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General enquiries:
+44 (0)207 935 4444
Book an appointment:
+44 (0)207 616 7693
Self-pay enquiry:
+44 (0)203 219 3315

Symptoms of a Transient Ischaemic Attack (TIA) can appear very similar to other health conditions, so if you think you may have had a TIA it is important to see your doctor and have some tests. If you are found to be at risk of a stroke, you can get treatment to prevent it happening.

Don’t be concerned that you are wasting the time of the doctor by keeping an appointment even if you no longer have symptoms. A TIA always needs to be checked out and this can be done using:

  • Brain scans with either computed tomography (CT) or magnetic resonance imaging (MRI) to look for bleeds and damage to tissue in the brain.
  • An electrocardiogram (ECG) to check how well your heart is working.
  • An ultrasound scan of the carotid arteries to check blood flow to the brain.

If you have had a suspected TIA, you will also be assessed for your stroke risk by taking the following into account:

  • Your age: if you are older, you have a higher risk.
  • Your blood pressure: high blood pressure means an increased risk.
  • How long your TIA lasted.
  • If you have any other conditions such as diabetes, which can increase the risk of a stroke.

Treatment after a TIA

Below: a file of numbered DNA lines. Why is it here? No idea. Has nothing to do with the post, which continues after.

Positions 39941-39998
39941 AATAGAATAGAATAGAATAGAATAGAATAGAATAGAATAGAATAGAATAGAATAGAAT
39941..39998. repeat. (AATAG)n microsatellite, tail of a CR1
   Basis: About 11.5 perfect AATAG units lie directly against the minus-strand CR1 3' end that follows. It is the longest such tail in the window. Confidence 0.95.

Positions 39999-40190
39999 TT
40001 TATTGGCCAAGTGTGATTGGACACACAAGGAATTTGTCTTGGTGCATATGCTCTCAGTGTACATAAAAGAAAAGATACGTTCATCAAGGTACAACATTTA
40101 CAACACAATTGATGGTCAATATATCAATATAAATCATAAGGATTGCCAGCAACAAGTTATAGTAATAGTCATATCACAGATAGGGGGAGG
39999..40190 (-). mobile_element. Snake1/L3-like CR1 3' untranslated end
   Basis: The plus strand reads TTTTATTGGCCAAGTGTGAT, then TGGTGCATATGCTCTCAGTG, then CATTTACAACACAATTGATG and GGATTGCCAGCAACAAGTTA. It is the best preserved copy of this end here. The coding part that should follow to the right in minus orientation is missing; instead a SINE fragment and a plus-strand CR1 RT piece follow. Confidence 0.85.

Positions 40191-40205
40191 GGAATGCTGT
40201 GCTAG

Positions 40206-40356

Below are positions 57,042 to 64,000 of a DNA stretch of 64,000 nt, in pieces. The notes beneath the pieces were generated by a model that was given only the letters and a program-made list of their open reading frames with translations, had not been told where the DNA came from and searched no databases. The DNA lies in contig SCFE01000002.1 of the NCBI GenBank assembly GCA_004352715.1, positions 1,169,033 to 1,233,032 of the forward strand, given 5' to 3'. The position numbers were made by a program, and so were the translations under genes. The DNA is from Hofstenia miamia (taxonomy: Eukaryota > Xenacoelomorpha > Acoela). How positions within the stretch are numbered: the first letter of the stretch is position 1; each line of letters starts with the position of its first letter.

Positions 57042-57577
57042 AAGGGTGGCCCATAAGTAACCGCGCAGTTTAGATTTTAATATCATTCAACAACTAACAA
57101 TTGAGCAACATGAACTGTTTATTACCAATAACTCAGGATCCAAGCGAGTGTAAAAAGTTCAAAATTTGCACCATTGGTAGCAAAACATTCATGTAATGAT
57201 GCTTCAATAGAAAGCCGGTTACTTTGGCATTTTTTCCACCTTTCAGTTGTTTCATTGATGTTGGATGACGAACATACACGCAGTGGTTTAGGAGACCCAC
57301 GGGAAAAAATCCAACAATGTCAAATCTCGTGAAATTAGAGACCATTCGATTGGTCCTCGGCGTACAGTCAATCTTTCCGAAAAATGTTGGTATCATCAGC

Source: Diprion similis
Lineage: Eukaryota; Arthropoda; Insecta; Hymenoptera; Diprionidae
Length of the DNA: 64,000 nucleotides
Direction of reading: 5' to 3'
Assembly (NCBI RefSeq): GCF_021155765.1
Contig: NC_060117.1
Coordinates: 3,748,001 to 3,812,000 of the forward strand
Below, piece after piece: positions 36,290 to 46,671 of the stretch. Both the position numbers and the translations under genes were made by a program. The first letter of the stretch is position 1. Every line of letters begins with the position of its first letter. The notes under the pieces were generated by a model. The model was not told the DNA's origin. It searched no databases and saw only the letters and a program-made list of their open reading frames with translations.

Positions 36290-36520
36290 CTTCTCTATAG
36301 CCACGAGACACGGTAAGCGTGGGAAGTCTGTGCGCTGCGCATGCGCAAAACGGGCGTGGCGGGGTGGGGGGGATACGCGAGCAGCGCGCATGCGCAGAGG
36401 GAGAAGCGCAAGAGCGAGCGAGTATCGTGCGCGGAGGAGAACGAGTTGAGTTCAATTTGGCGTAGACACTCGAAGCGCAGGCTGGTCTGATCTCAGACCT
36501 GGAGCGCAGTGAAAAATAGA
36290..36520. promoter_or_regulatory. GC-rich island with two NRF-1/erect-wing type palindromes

If you are suspected of having a TIA and the tests show your stroke risk is moderate to high, you will be given preventive treatment. This can consist of:

  • Medication to stop blood clots forming, such as aspirin, warfarin, dipyridamole, or clopidogrel.
  • Anti-hypertensive drugs to reduce high blood pressure.
  • Drugs to reduce lipid levels if you have high cholesterol.
  • Better treatment to control blood glucose if you are diabetic.

If the scan results show you have blockages in the carotid arteries, you may need surgery to clear these arteries and reduce your stroke risk. This can be done by:

  • Carotid endarterectomy, where the artery is opened to remove any blockages.
  • Carotid artery angioplasty, in which a wire is passed into the artery to unblock it.

Heeding the warning of a mini-stroke

A key part of reducing your risk of stroke following TIA is to make some lifestyle changes. These can range from stopping smoking or reducing alcohol intake, to losing weight or taking a little more exercise.

Main numbers

General enquiries: 020 7935 4444 Appointments: 020 7616 7693 Self-Pay: 020 3219 3315

Contact numbers for service departments

Other numbers

Concierge service: 020 3219 3323International office: 020 3219 3266Invoice and payment enquiries: 020 7616 7708Press office: 020 7616 7676

Your call may be recorded for training and monitoring purposes.

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